Homebuyer demand falls at fastest rate since Covid


Demand from homebuyers fell sharply in August, at a pace not seen since the start of the Covid pandemic, but a continued shortage of available homes is helping to support prices for now, according to the Royal Institute of Chartered Surveyors (Ricks).

Its latest monthly report shows how the cost of living crisis and rising interest rates are impacting buyer demand, with buyer inquiries, sales and new instructions all falling in August.

Rics says this is the fourth consecutive month of negative readings for new buyer inquiries, with the numbers falling most sharply in August. Its report showed a net balance reading of -26% in July, but that widened to -39% in August.

In terms of agreed sales, a net balance of -22% was recorded in August, which also indicates that the market continues to soften. This measure was only -13% in July. Rics says sales have now fallen for five straight months, with the latest returns implying that this downward trend is taking root further.

The sales forecast for the next three months has also slipped further into negative territory, while the forecast for the year ahead has now reached an all-time high, with the most pessimistic forecast since Rics began collecting this data. in 2012. A figure of -45% was recorded. for this indicator last month, down from July -35%.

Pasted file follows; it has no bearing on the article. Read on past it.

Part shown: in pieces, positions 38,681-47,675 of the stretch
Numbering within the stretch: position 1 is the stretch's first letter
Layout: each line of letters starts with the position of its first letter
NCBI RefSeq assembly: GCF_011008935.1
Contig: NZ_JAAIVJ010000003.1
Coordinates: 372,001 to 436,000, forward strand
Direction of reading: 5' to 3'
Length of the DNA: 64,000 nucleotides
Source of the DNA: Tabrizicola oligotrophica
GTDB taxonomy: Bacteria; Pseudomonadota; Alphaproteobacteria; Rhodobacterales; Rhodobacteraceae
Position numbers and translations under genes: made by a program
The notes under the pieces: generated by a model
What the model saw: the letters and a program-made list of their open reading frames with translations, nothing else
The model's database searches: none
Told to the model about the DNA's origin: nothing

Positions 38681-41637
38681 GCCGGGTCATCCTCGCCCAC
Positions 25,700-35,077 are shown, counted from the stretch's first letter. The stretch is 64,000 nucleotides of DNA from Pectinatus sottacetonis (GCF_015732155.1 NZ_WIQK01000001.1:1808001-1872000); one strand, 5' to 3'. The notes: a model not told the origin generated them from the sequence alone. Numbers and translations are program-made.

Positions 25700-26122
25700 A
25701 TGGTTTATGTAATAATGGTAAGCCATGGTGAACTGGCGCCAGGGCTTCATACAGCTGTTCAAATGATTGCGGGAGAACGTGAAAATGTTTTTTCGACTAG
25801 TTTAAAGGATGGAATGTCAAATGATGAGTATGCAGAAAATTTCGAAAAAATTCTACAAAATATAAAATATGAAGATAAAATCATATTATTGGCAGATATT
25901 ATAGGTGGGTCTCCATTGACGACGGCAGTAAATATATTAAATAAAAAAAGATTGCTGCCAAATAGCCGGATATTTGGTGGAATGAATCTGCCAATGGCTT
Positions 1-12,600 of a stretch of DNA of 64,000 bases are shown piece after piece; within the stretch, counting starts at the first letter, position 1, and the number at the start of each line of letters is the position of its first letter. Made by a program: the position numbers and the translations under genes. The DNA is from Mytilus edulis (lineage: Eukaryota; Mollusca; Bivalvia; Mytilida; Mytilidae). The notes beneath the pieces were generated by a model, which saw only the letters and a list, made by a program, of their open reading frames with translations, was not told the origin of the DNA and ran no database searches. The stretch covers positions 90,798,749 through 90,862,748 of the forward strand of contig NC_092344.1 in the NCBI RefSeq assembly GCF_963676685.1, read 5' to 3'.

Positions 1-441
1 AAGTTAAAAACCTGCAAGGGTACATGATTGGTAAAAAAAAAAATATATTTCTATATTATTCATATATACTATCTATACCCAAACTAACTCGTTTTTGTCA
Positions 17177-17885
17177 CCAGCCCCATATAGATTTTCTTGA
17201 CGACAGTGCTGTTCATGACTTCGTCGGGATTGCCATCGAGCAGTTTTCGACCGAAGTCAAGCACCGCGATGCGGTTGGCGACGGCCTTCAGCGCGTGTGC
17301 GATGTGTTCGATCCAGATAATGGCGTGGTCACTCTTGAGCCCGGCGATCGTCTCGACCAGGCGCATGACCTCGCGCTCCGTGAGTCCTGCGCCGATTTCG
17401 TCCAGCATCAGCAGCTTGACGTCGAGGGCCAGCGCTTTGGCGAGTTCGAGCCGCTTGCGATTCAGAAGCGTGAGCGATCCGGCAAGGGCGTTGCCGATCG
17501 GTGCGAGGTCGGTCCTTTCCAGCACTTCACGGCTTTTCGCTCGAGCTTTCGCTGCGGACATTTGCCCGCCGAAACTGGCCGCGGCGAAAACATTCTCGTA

However, despite this market pessimism, the lack of housing supply continues to support house prices. A net +53% of respondents reported an increase in house prices during the month of August. Although this figure is also down from the July report (by +62%), Rics says it remains comfortably above the long-term average of +13%.

On the rental market, tenant demand continues to grow, with a nominal net balance of +50% of contributors noting an increase in tenant demand over the month. At the same time, the latest net owner instruction balance was -13%, with declining supply in the rental market being a recurring theme for most of the past five years. Given this excess of demand over supply, rents should increase in the short term. Over the next twelve months, rents are expected to increase by almost 4% nationally.

Tarrant Parsons, senior economist at Rics, says: “Concerns over the economic backdrop and rising interest rates continue to weigh on market momentum, with the strong activity at the start of the year now giving way to a more subdued picture.”

MT CFO Tomer Aboody adds: “The simple economic equation of supply and demand keeps real estate prices high, with ready buyers always looking to move and take advantage before interest rates rise even further.

“With so much uncertainty over the next 12 to 24 months, the market will start to stabilize, but whether there will be a crash remains to be seen. It would take high sales volumes at lower prices for that to happen. happens, but with inflation on the rise, homeowners who have bought in the last few years will be worried, and hopefully the appointment of Liz Truss results in some quick help to manage the pain.

Jeremy Leaf, former Rics residential chairman and North London estate agent, says: “It is becoming increasingly clear – and not just at the front – that the inventory shortage continues to support prices while masking the impact of the rising cost of living on the rest of the market.

“Another problem is that demand can disappear if it’s not met quickly enough, so prices can go down further.

“Still, we’re not seeing widespread renegotiations or buyer withdrawals, so don’t expect a significant correction just yet, although the market is certainly more price sensitive than it was a few months ago.”

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